In December, Ford announced its new Fusion hybrid, which was rated an impressive 41 mpg city and 36 mpg highway. But then something interesting happened. In one of the earliest reviews, Pulitzer Prize-winning auto critic Dan Neil reported getting 52 mpg. Other journalists reported similar numbers, averaging at least nine miles more per gallon. A review today at Auto Insane reported an astounding 59 mpg. The reason? The innovative new instrument panel that’s a collaboration between Smart Design and IDEO. The Ford SmartGauge uses better interface design to influence driver behavior by showing when and how they’re getting the best energy efficiency. Thanks to good design, the Fusion is actually training its driver to increase performance.
In traditional automaker hierarchy, the interface designers are the “lowest guys on the totem pole,” says Smart Design designer Michael Jones. “Just showing this information and why the driver should care about it is revolutionary.” The Ford hybrid team, knowing their progressive consumers would demand as much from their autos as they do from their iPhones–and perhaps attempting to put on a new face for Detroit by collaborating with outside forces–brought on IDEO and Smart Design to reconfigure drivers’ relationships with their dashboard starting in 2006.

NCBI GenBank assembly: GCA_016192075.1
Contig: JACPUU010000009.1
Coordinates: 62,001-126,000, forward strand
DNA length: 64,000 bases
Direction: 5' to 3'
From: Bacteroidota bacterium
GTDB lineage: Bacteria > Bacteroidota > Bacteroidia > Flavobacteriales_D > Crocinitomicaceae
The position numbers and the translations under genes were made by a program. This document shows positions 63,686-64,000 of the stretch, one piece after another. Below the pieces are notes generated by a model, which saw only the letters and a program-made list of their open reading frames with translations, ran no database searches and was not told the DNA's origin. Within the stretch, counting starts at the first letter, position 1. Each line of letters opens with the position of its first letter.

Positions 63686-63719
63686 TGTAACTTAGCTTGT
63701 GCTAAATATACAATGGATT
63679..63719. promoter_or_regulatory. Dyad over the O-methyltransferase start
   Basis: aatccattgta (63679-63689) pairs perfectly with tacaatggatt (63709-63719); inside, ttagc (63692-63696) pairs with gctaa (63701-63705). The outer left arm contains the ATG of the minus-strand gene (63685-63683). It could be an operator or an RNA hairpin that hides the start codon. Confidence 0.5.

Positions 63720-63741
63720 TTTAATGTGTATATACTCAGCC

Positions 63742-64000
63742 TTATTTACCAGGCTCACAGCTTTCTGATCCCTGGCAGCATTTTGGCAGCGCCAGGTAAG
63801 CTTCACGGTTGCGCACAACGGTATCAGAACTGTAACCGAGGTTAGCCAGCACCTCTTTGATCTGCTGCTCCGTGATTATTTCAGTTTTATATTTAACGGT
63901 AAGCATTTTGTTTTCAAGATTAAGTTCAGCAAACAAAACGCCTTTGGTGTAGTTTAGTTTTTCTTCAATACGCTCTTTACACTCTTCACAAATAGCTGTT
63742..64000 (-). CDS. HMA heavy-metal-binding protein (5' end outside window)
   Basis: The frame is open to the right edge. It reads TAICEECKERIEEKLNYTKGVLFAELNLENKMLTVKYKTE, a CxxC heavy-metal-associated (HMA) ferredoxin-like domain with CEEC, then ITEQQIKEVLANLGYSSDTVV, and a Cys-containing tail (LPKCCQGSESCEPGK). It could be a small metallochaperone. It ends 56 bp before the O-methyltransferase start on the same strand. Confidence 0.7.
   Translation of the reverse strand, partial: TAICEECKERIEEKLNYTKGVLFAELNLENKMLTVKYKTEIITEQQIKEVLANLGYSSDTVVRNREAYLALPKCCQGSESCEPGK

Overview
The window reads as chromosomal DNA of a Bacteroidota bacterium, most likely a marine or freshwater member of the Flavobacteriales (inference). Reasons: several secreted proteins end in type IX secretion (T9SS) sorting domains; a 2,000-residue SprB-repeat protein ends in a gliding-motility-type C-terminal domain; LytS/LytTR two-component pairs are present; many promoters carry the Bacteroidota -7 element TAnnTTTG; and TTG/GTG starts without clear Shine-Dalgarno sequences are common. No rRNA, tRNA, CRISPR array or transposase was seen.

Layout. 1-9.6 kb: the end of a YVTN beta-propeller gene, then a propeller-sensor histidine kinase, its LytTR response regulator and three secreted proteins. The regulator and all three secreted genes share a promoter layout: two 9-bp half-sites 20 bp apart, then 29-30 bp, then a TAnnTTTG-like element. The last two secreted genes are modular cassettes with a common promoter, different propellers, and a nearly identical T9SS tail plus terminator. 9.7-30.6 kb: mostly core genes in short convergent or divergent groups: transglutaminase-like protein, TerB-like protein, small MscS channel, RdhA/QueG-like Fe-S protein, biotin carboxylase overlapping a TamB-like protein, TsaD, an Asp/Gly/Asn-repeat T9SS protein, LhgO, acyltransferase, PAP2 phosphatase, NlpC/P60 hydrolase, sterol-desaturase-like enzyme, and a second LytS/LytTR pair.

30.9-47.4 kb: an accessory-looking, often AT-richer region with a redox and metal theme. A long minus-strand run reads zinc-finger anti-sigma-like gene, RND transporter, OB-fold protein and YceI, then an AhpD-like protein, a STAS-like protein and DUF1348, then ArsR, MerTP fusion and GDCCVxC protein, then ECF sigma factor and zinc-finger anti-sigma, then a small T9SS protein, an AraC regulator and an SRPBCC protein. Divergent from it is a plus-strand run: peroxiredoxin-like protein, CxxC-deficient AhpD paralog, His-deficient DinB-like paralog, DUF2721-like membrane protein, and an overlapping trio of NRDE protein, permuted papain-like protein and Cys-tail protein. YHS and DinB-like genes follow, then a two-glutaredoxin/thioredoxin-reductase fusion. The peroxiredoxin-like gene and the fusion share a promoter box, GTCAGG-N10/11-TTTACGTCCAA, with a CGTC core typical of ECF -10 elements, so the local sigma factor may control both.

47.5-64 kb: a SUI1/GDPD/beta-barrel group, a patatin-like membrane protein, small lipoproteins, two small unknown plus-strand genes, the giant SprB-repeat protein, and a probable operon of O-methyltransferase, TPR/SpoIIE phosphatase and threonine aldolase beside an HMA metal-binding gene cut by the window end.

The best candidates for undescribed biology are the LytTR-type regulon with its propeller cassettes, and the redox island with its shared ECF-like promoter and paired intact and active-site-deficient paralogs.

IDEO conducted ethnography research on hybrid owners, and introduced the idea of “coaching” drivers by showing them when the car was performing at its peak. Smart Design ran with the idea, creating what Formosa calls a strategy for a “car and driver ecosystem” with constant feedback from the car to the driver that focused on four concepts: Inform, Enlighten, Engage, and Empower. When the car is at its most efficient, leaves and vines begin to unfurl out from the right side of the panel, named the Eco-Guide. They can also track their efficiency over time with data crunched into various graphs and charts. “We really played into people’s instincts,” knowing that better efficiency actually made drivers happier, says Formosa. “People are naturally motivated by reward.”
In addition to the eco-savvy features, the interface itself is a clear and quite beautiful departure from the clunky dials of the past. Formosa’s Ph.D was focused on instrument panel design, especially studying what he calls “look-away times,” those stolen glances we use to check our speed (more than one look) or change the radio station (up to six looks)–each of which have a massive effect on performance and potential driver error. The use of contrasting colors for fuel and battery, clearer graphics that are more literal than a simple needle and dial, and the ability to change the settings to display different information each reduce the need to glance away, making for a safer, smoother ride. “This is a baby step,” says Formosa, who hopes this kind of collaborative thinking can be seen as evidence of true American innovation, at a time when Detroit needs it the most.